Anyone has experience doing lease to own?

Asked by Dixon Wong, Dallas, TX Wed Jun 27, 2012

I am sure we all get lots of questions about prospect inquiring about lease to own. Have anyone closed anything that is lease to own on here? Since TREC doesnt have any promulgated form. What contact do you use and how does the commission work? Most importanly, where do you find listing for lease to own? Any pointer would be appreciated. Thank you~

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16
Don Tepper, Agent, Burke, VA
Wed Jun 27, 2012
BEST ANSWER
As Mark notes, lease-options are pretty much impossible in Texas. For example, they can't be for longer than 6 months. And there are other requirements that make them practically un-doable.

There are some ways to accomplish a similar result without engaging in lease-options/rent-to-owns. For example, numerous investors in Texas use land trusts. To oversimplify: The owner puts his house into a trust. The would-be buyer is added to the trust as a resident beneficiary. The terms and conditions of the trust spell out what the resident beneficiary must do. At a later point, the house is brought out of the trust and the resident beneficiary has the right to purchase the property at fair market value. However--similar to a lease option--the resident beneficiary may receive credits which effectively lower his/her purchase price. See http://www.landtrust.net for more information. There are a number of other techniques, too. A good investor-friendly lawyer should be able to help you.

As for finding the listings--that's very easy. I wrote a blog on it; see http://bit.ly/findaleaseoption.

As for the commission--that depends. Often, part of the commission is paid up front out of the option fee. (Assuming you could do a lease-option. In Texas, the process is a bit different, though there's still an up-front payment from the resident beneficiary.) That is: the tenant-buyer (in a lease option) or resident beneficiary (in a land trust) provides up-front money which typically would go to the seller. It does, but with a Realtor involved that money then can go from the seller to the agent. That often isn't enough to cover the entire commission; up-front money in a lease-option or land trust often is in the range of 2%-3% of the purchase price. The remainder of the commission is paid at closing . . . if there's a closing. So often/usually the agent does have to wait for some of his/her commission.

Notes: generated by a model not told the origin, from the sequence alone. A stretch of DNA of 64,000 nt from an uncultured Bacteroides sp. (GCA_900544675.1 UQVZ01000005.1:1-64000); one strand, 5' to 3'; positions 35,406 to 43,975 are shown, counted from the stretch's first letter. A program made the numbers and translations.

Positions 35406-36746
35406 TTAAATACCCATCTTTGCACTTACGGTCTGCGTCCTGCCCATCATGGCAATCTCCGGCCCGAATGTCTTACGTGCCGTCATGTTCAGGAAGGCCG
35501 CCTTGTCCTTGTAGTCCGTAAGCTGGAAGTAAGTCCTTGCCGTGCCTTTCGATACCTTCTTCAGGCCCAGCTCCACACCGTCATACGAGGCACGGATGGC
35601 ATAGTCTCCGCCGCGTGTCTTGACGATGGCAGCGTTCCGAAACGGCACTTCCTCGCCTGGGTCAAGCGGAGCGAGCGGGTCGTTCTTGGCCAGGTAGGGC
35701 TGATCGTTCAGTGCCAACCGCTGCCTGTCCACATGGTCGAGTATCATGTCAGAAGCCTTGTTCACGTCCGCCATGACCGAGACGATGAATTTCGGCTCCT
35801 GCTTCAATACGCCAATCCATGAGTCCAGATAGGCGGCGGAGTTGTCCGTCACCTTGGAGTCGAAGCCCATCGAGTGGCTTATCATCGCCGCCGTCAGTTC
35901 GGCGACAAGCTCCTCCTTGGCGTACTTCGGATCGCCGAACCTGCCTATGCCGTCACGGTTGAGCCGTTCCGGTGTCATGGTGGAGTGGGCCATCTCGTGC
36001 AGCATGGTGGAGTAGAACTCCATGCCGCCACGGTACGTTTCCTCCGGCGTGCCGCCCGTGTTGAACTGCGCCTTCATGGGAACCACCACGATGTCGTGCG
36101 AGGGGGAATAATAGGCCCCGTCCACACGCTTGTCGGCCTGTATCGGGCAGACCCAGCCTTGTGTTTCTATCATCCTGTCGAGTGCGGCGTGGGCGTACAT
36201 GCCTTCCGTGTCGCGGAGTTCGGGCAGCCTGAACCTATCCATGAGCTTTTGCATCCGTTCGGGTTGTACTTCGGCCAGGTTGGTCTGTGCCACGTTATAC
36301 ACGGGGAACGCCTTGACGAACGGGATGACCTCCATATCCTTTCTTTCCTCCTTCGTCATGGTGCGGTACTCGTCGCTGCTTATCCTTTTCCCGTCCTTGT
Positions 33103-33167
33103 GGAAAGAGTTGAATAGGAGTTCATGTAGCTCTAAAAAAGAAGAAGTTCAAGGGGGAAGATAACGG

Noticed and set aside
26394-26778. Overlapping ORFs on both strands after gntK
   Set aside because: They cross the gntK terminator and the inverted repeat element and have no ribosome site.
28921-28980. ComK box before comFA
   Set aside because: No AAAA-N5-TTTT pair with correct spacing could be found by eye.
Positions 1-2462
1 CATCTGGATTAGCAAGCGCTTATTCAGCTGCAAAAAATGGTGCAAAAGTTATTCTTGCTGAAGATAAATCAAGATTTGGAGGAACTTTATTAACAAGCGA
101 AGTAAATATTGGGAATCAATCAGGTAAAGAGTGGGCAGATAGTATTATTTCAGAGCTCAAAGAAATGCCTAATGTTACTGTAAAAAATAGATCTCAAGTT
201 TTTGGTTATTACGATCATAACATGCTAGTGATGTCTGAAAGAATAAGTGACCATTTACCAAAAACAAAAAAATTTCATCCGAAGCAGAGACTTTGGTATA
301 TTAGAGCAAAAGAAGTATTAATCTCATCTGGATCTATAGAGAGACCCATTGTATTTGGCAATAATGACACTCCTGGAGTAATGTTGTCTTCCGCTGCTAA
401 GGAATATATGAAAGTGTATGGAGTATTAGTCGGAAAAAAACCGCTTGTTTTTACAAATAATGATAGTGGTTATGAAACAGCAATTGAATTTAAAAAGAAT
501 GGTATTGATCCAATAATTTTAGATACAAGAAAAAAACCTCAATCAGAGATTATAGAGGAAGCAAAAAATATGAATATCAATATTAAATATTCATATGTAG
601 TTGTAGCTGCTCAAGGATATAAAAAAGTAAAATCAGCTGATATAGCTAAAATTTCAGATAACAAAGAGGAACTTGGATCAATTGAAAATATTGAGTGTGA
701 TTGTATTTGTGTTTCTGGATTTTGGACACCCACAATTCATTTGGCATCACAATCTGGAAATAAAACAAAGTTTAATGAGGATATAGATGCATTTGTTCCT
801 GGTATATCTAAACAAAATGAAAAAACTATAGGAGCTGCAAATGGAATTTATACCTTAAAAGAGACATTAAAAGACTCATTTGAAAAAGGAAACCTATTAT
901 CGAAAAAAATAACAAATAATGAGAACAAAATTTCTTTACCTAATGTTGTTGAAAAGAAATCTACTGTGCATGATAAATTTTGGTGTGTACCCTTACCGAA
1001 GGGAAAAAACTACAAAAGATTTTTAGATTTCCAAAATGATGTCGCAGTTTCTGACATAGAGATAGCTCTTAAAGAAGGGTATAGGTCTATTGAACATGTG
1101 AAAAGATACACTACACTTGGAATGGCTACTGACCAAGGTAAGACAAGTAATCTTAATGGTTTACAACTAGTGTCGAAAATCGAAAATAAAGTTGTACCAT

There's a Realtor in Michigan named Wendy Patton who has lots of other strategies that are Realtor-friendly. See http://www.wendypatton.com

Your first challenge, though, is to come up with a process/procedure that complies with Texas law. Once you've taken care of that, the rest is easy.

Hope that helps.
1 vote
Linda Lorenzo, Agent, McKinney, TX
Thu Jun 28, 2012
David Fair of Hexter-Fair Title Co. (who by the way wrote much of our promulgated contracts) will not touch a lease option. He says if you do anything like this it should be for 179 days or less, but where you would get the forms I have no idea.
When I was licensed in Calif. I actually did several lease options including selling my own home this way! There you asked for money up front (the option money) and it was usually substantial like $5000 or more and this was forfeited if the buyer didn't buy the home at the end of the option peiord. The rent they paid you was just rent, it did not get credited to the agreed upon sale price. The realtor got paid when the purchase contract was closed.